The Philadelphia Eagles made a splash when they traded for former Seahawks defensive end Michael Bennett. Taking advantage of the Seahawks roster purge, the move gives the Eagles another talented trench player for at least a one-year rental.
When looking at the analytics to determine how Bennett fits within the Eagles defense, it is of interest to note where he typically lines up. Pro Football Focus charting claims Bennett lined up on the outside, to the right side of the offensive formation on 85% of his pass rush snaps. DE Brandon Graham spends most of his time here, lining up over the tackle on 88% of his snaps.
I reached out to PFF for clarification, noting their low amount of inside pass rush snaps for Bennett (11). It was revealed their charting counts an “outside” rush as anything starting at a “4i” alignment, which is an inside shade on the tackles shoulder.
Several times Bennett kicked inside in pass rush situations, lined up head on with a tackle or to the inside shoulder with another defender to his outside. Expect the Eagles to use Bennett in a similar fashion.
Beyond the analytics, we have to know what type of player we’re getting from a traits stand-point. It’s important to paint a full picture and understand where a player wins so that you can deploy them in the most effective manner.
When scouting a player, it’s customary practice to choose games that offer difference circumstances; whether it be home or away, early season or late, hampered by injury or fully healthy, and so on. The most important of these contrasting situations is production. You can watch five games of a player where they turned in boast worthy statistics, but you’ll fail to capture the whole picture, that being the floor and the ceiling of a player. It’s important to discern where a player succeeds and where his limitations lie, thus you must look at both the high notes and the low.
Bennett’s low note came against the Eagles, conveniently enough. Lane Johnson’s quickness getting into his pass set at proper depth and ready to punch frustrated Bennett for four quarters. Unable to soften the edge with chops and clubs facing Johnson’s agility and 35 ¼” arms, Bennett opened the toolbox containing his various pass rush moves, but to no avail.
The result was Bennett’s lowest single game pass rush grade of 2017. Correction, the result was Bennett’s lowest single pass rush grade of his entire nine-year career. Bennett possesses a solid burst off the line which he enhances by keying in on cadences, allowing him to appear a tick faster by snap jumping. This has gotten Bennett into trouble with offsides calls but looking at the full picture, it has worked to his advantage.
Against a tackle with an elite athletic profile, Bennett struggled to run the arc, often getting pushed past the peak of the pocket. Johnson did well not to open up against Bennett, understanding the threat of a bullrush or inside counter. You’re afforded that luxury when you can get to your landmark and engage with your punch before the defender can get to you first. Additionally, by not “opening the gate”, Johnson limited the space in which Bennett could operate and left him in a position to shut down anything thrown his way by keeping his base solid and balanced.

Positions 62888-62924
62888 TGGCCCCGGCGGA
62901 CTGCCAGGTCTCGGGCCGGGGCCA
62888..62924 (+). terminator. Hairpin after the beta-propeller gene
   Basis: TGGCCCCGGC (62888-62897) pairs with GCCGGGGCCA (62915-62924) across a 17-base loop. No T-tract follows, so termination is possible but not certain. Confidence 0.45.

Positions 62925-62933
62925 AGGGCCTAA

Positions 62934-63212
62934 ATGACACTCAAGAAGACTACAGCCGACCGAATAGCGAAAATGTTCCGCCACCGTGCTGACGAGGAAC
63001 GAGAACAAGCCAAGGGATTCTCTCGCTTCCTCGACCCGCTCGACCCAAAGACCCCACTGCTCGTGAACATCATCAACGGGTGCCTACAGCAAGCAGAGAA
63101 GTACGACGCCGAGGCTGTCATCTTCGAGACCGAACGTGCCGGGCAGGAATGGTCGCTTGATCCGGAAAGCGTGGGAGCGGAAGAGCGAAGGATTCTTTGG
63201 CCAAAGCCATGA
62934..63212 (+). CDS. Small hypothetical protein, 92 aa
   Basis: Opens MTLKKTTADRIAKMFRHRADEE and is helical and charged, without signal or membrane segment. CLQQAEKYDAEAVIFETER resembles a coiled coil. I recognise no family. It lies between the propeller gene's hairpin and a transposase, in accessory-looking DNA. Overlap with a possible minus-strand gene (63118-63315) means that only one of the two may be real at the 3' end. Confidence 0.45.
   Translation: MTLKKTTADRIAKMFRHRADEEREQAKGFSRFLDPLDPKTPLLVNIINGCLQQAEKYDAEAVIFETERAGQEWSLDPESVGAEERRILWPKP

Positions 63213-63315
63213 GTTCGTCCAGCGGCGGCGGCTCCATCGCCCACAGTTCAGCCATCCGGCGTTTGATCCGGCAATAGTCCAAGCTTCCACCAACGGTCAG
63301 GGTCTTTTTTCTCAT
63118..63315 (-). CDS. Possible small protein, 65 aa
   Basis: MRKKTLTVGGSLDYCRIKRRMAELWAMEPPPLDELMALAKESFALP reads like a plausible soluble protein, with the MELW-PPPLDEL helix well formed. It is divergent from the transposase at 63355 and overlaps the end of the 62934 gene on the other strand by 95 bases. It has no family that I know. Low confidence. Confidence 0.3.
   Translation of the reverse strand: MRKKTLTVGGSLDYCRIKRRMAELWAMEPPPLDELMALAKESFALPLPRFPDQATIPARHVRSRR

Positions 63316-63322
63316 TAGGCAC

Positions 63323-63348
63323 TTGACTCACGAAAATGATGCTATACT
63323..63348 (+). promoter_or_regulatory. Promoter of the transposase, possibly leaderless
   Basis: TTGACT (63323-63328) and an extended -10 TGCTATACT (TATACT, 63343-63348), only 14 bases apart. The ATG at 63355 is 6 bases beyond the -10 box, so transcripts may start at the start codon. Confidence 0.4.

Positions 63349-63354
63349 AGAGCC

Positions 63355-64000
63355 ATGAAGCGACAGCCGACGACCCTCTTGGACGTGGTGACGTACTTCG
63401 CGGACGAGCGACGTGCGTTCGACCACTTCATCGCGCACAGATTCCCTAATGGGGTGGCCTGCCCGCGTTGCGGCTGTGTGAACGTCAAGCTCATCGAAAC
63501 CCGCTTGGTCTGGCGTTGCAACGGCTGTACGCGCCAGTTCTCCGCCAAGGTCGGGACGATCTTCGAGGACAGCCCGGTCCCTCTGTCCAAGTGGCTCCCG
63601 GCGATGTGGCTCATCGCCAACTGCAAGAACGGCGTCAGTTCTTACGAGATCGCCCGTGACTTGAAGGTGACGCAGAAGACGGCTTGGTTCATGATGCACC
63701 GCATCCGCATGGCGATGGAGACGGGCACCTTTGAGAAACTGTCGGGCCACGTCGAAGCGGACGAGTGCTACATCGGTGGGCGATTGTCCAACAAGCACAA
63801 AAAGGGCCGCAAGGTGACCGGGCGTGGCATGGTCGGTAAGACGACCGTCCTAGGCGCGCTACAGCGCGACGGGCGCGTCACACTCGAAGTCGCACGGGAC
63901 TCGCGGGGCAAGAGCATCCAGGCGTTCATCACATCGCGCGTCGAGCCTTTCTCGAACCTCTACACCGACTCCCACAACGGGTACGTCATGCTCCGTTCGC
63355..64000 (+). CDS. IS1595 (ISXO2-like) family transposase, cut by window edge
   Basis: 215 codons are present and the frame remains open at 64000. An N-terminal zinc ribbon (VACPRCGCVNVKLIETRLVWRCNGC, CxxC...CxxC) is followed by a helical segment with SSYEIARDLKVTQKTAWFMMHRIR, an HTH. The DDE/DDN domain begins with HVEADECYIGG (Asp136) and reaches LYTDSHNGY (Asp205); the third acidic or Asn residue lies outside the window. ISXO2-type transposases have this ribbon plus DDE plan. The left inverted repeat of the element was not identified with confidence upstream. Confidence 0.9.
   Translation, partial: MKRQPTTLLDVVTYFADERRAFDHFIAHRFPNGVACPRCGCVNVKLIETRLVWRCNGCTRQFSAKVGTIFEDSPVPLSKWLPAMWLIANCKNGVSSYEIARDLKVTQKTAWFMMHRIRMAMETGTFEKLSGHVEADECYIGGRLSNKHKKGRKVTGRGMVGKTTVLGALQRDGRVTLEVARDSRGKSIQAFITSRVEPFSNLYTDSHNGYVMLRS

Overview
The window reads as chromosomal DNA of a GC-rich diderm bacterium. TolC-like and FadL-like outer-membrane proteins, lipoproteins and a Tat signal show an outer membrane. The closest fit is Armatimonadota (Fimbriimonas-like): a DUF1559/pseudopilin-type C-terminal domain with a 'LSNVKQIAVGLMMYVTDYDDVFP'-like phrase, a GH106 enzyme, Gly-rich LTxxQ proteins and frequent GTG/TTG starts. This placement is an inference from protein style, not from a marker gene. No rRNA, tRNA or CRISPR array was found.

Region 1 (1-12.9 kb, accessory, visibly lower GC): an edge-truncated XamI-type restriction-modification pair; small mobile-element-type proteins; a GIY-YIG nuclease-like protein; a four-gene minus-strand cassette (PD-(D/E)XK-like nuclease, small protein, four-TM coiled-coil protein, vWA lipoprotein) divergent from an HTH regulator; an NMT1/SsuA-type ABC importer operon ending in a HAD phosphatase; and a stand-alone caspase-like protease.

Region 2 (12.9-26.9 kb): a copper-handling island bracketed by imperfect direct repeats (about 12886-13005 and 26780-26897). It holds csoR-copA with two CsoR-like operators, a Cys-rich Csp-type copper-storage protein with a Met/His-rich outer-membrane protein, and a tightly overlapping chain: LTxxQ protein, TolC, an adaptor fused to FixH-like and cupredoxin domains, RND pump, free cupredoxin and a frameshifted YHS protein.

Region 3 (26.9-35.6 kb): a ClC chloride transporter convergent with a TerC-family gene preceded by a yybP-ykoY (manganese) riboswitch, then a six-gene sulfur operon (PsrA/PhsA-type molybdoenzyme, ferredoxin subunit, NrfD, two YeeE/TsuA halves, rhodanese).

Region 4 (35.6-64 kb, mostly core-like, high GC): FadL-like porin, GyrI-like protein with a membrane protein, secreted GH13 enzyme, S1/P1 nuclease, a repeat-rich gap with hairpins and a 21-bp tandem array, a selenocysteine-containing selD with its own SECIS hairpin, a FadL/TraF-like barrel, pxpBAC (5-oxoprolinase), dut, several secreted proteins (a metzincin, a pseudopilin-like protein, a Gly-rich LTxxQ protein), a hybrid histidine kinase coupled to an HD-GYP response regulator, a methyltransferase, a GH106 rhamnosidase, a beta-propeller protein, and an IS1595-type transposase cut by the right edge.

When given space, Bennett displays surprising lateral agility for a man his size. This is especially apparent on stunts, whether he’s running an inside or outside track.
Bennett corners well for a bigger end, maintaining speed through the arc and closing quickly. This, combined with his motor allow him to track down sacks otherwise unlikely for other, stiffer pass rushers. The Eagles rarely stunted last year, utilizing the concept on only 19% of pass rush snaps, but with Bennett’s versatility and polish, that could change.
Make no mistake, Bennett doesn’t need open-field to generate pressure. One of his best assets is his bullrush. His film showed a strong rush with an understanding of how to convert speed to power, consistently driving offensive tackles and guards back into the quarterbacks lap or on their cans.
Beyond his production as a pass rusher, where he ranked 7th among 4-3 defensive ends in pressures (70), Bennett also adds value as a run stuffer. Adept at keying run direction via alignment and situation, he’s a tough task to reach block on zone runs. Extremely disruptive, Bennett will take advantage of his lateral agility and mental processing by shooting gaps while limiting the strike zone for offensive linemen desperately trying to get a piece.
Overall, Bennett provides the Eagles another high-quality piece in their rotation that can make meaningful contributions on all three downs. If the price of a fifth-round pick and a developmental wide receiver in Marcus Johnson seems like a steal, it’s because it is.